Yesterday, I made a trip down to the Special Collections & University Archives at the University of Oregon. Lord & Schryver’s business papers, photographs, and other miscellaneous items, are stored in the Special Collections. Over the years, our volunteers have made many trips to the Special Collections to find information about Lord & Schryver’s garden designs and to better understand their style and plant choices. Thanks to our volunteers, we have many copies of Lord & Schryver’s materials at Gaiety Hollow.
I am in the process of writing plans for the restoration of the gardens as a whole, and each garden “room” within the whole. Another visit was in order. I was particularly interested in seeing two boxes of film negatives. It had been years since a volunteer had looked at them and I wanted to see them for myself.
Visiting the Special Collections feels a bit like going on a treasure hunt. Not everything has been cataloged. We keep turning up new bits of information in obscure places.
For example, I found a recipe for French dressing stuffed in an envelope of negatives.
I was very excited to find a couple negatives of what looks to be the putto from Gaiety Hollow. We have been wondering what is his story. Based on these negatives, I’m guessing that Elizabeth found him in Italy and brought him back to Salem. I’m hoping that looking through other records will turn up an invoice or receipt for the purchase of the putto. (My apologies for the poor photo quality–these are negatives on a lightbox.)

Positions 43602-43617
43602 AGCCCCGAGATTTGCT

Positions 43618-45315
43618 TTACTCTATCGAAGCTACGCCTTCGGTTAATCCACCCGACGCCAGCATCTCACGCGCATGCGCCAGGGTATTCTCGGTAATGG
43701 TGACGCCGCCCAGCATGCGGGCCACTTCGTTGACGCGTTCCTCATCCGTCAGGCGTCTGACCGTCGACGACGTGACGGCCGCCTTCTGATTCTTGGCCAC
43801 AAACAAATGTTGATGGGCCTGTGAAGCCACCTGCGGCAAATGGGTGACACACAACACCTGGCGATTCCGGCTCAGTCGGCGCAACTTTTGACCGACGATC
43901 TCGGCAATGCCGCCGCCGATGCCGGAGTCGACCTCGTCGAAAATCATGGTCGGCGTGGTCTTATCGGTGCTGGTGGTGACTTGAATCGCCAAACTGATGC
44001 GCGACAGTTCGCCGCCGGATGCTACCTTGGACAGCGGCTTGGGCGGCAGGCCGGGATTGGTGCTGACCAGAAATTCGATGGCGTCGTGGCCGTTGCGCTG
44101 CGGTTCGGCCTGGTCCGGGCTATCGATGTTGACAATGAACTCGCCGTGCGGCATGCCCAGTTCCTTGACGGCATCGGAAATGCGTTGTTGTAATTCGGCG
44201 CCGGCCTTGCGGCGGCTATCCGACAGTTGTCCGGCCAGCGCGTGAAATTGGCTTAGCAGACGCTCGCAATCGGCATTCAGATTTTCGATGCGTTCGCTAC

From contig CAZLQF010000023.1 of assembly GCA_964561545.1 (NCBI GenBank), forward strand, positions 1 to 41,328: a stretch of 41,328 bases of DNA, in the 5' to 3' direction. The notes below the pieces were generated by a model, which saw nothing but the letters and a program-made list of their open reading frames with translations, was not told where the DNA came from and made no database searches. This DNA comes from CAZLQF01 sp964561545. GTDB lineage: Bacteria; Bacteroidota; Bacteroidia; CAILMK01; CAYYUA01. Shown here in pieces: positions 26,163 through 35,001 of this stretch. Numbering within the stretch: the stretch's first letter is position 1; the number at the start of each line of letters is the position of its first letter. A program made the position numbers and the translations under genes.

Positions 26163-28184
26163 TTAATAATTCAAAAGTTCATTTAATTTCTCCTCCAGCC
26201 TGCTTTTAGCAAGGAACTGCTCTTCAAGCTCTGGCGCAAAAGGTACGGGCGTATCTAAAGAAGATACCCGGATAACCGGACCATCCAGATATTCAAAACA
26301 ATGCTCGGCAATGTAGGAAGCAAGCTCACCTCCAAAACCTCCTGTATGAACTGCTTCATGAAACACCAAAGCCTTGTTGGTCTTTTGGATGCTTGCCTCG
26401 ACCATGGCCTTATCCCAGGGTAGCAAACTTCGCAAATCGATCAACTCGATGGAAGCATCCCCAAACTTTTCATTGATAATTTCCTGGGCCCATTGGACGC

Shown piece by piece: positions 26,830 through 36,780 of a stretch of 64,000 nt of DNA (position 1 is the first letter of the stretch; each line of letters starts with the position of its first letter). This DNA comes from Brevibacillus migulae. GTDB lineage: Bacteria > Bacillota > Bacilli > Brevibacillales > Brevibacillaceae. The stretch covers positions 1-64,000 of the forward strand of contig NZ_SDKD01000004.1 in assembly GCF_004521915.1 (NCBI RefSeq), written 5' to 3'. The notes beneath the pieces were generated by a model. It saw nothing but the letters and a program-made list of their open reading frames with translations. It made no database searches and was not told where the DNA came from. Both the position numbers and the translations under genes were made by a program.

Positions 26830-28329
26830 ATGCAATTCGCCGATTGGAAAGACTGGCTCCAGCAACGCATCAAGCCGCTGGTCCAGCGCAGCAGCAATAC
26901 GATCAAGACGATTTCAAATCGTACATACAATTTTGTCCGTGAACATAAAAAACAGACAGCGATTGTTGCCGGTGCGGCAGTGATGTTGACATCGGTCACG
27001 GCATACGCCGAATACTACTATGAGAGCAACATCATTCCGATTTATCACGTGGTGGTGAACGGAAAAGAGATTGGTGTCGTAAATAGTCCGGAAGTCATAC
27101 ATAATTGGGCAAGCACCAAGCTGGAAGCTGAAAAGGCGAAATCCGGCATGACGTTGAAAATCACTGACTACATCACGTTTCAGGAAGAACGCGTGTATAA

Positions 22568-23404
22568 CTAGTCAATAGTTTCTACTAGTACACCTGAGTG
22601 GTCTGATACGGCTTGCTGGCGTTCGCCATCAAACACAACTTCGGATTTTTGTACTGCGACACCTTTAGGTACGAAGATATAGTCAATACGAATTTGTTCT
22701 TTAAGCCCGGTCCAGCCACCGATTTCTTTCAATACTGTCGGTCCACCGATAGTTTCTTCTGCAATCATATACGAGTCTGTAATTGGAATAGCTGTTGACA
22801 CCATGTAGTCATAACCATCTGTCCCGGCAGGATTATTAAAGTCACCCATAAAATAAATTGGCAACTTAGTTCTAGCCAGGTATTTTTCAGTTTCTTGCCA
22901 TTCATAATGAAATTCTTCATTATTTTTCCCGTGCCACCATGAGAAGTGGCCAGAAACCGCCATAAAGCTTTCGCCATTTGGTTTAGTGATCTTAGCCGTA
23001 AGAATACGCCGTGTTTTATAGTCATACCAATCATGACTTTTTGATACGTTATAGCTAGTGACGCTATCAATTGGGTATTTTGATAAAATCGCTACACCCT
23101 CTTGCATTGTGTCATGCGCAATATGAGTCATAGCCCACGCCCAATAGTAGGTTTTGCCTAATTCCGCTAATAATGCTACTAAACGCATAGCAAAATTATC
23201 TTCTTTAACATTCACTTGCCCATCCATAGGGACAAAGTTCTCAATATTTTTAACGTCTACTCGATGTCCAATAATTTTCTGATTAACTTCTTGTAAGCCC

Another great find was a negative of a poster that Lord & Schryver submitted as part of a design contest by the magazine House Beautiful. I had heard about this image before, but had not yet seen it. The “legend” at the bottom confirms what volunteers had suspected–that the Pergola and grape vine, Parterre Garden, and several flowering trees, were remnants of the Elizabeth Lord’s mother’s garden. Seeing that the piece of land which became the allee with the two oak trees as not included in the designs, I gather that this contest submission was created in the early 1930s. The image of their living room, in the top right, and its description in the legend add insights into their taste and style.
I also found a smattering of new-to-us images of Edith meeting with clients. It’s nice to see images that humanize Edith and Elizabeth and show their professional and personal characters.
I look forward to retrieving more information from Special Collections in the coming months and sharing it with you. If any readers have old photographs of Lord & Schryver or gardens they designed, we would love to see them!
HISTORIC PHOTOGRAPHS COURTESY OF THE LORD & SCHRYVER ARCHITECTURAL RECORDS, COLL 098, BOXES 6 AND 7, SPECIAL COLLECTIONS AND UNIVERSITY ARCHIVES, UNIVERSITY OF OREGON LIBRARIES, EUGENE, OREGON.